Senator Blumenthal Urges SEC To Investigate Fee-Shifting Charter Provisions
Yesterday, Senator Richard Blumenthal wrote a letter to the Securities and Exchange Commission asking that the “Commission protect investors and America’s capital markets from a serious and imminent threat.” According to the Senator, this isn’t an ordinary threat, this threat is “leaves shareholders unable to protect their interests; it undermines the integrity of our capital markets, threatens to decrease market participation, and ultimately puts America’s prosperity at risk.” The threat? Fee shifting charter provisions. Here’s what Senator Blumenthal wants the SEC to do:
I call upon the Commission to commence investigation of Alibaba Group Holding, Ltd., one of several companies that have elected to include fee-shifting provisions in their governing documents but failed to disclose it in offering statements. The SEC should label such provisions as major risk factors and require corporations to publicly disclose them before any initial public offering. More broadly, the SEC should clarify that fee-shifting provisions are inconsistent with federal securities law. At a minimum, I urge the SEC to refuse to permit registration statements to move forward for any company that includes these provisions in violation of our federal securities laws.
I was more than a little perplexed by Senator Blumenthal’s claim that Alibaba Group Holding, Ltd. had failed to disclose the existence in its offering documents. In fact, Alibaba had filed itsamended and restated memorandum articles of association as an exhibit to its registration statement on Form F-1 (Alibaba is a Cayman Islands company). They include the following provision:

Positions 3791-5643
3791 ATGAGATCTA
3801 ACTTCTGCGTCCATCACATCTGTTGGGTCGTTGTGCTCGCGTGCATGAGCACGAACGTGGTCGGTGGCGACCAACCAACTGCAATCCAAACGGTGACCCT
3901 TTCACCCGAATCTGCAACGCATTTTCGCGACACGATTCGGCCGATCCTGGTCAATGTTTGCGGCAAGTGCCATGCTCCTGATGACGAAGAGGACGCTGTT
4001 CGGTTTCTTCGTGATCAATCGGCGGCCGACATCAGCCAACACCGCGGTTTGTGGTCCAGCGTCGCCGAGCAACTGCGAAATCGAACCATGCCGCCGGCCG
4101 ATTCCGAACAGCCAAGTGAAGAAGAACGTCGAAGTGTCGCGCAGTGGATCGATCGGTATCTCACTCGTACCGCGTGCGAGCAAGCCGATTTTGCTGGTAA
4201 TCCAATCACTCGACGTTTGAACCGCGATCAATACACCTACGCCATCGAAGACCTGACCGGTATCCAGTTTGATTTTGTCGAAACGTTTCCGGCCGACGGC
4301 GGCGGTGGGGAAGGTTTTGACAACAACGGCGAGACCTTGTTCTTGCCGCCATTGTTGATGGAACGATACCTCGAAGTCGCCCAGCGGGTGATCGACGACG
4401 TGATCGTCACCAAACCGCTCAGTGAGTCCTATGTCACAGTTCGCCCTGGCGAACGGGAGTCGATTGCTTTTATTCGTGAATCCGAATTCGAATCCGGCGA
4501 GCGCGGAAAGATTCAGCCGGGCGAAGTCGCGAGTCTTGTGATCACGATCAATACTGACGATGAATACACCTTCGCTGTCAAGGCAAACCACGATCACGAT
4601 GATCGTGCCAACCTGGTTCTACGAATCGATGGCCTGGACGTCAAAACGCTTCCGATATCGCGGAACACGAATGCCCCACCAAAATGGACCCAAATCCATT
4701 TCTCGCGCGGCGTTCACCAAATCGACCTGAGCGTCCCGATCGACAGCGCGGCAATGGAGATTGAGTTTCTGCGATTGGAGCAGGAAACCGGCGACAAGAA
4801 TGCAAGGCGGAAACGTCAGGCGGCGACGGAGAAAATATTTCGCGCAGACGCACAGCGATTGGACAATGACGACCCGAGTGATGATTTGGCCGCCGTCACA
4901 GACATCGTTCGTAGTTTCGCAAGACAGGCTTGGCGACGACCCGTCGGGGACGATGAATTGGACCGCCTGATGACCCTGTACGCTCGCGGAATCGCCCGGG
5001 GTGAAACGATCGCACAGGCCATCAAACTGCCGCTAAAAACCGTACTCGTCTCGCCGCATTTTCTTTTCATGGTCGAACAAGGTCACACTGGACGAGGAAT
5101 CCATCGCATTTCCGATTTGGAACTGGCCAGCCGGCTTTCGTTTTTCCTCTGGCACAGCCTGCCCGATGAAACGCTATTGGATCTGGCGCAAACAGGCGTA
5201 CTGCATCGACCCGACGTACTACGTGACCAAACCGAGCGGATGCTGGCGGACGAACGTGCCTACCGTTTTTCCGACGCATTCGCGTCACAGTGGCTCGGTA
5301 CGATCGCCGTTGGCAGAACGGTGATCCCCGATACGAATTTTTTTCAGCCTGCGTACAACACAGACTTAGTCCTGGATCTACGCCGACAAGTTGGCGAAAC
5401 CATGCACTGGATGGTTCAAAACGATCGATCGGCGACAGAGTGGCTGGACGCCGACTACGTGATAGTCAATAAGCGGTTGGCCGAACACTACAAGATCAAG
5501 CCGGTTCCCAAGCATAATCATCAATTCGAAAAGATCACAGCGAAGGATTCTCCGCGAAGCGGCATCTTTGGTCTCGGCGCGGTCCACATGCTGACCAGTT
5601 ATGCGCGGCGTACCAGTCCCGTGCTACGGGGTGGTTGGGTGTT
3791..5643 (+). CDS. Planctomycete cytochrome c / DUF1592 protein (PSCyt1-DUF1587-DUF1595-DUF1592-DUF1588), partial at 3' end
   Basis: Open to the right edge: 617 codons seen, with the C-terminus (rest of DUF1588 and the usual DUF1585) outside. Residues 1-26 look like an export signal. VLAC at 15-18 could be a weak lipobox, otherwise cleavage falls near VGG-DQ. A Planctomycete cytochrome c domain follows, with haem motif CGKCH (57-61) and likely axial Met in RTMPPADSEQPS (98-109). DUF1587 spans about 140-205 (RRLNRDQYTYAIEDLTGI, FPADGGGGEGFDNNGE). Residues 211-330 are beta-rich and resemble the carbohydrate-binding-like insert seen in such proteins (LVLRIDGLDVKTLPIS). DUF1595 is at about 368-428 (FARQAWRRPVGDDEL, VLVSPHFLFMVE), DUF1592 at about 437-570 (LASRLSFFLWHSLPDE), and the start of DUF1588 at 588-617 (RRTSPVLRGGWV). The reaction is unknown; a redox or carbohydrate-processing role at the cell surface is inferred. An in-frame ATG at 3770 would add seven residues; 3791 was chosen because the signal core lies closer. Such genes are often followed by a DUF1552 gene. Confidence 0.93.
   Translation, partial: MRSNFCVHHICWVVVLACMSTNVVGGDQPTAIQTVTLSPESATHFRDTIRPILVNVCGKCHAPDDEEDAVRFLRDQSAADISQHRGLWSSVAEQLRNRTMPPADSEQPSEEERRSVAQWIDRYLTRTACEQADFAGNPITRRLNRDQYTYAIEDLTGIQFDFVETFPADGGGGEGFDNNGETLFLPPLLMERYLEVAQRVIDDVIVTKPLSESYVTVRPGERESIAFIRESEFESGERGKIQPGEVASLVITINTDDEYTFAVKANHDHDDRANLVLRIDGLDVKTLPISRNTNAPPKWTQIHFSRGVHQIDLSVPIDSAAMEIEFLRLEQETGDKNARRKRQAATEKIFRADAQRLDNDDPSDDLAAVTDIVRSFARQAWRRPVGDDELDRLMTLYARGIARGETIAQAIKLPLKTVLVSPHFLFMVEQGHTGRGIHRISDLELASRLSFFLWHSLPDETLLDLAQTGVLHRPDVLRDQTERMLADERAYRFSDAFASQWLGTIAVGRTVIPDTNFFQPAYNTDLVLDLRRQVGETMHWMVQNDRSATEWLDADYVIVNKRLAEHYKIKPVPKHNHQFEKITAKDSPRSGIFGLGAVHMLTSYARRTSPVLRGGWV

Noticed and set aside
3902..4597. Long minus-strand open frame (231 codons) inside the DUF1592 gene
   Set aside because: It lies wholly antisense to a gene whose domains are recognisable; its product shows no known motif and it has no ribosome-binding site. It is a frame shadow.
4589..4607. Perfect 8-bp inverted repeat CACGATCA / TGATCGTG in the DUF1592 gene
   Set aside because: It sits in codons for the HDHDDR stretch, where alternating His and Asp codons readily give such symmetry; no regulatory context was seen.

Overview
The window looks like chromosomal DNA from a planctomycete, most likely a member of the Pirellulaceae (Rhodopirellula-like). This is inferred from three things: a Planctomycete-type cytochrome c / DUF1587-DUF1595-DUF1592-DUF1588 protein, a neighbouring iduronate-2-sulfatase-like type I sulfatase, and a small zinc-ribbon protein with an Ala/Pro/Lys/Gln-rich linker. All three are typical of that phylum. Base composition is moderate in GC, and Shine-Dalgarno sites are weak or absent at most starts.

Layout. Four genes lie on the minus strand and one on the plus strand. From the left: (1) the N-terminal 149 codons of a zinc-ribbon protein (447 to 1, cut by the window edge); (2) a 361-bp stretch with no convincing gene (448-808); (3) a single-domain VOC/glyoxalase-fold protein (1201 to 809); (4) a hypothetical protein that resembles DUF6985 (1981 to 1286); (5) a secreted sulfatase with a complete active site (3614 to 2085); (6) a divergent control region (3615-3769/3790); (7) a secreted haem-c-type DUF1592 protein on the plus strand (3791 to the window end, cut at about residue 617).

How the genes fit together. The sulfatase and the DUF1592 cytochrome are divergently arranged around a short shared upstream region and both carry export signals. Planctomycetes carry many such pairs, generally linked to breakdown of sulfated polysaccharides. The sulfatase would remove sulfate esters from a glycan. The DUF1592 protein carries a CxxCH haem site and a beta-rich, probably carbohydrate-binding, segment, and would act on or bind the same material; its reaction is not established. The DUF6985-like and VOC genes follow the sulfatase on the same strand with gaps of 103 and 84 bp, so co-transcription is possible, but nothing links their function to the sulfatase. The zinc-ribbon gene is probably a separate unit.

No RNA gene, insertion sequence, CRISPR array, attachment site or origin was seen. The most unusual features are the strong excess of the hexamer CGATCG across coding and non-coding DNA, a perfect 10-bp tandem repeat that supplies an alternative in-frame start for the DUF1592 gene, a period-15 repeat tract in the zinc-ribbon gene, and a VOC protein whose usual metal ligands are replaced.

Unless otherwise determined by a majority of the Board, in the event that (i) any Shareholder (the “Claiming Party”) initiates or asserts any claim or counterclaim (“Claim”) or joins, offers substantial assistance to or has a direct financial interest in any Claim against the Company and (ii) the Claiming Party (or the third party that received substantial assistance from the Claiming Party or in whose Claim the Claiming Party had a direct financial interest) does not obtain a judgment on the merits in which the Claiming Party prevails, then each Claiming Party shall, to the fullest extent permissible by law, be obligated jointly and severally to reimburse the Company for all fees, costs and expenses (including, but not limited to, all reasonable attorneys’ fees and other litigation expenses) that the Company may incur in connection with such Claim.
I was able to find this “undisclosed” provision in the company’s public filings within seconds.
Senator Blumenthal also doesn’t explain why it is right or fair for plaintiffs’ law firms to play the tort lottery at the expense of shareholders who ultimately bear the costs of frivolous litigation.
You can read Senator Blumenthal’s letter here.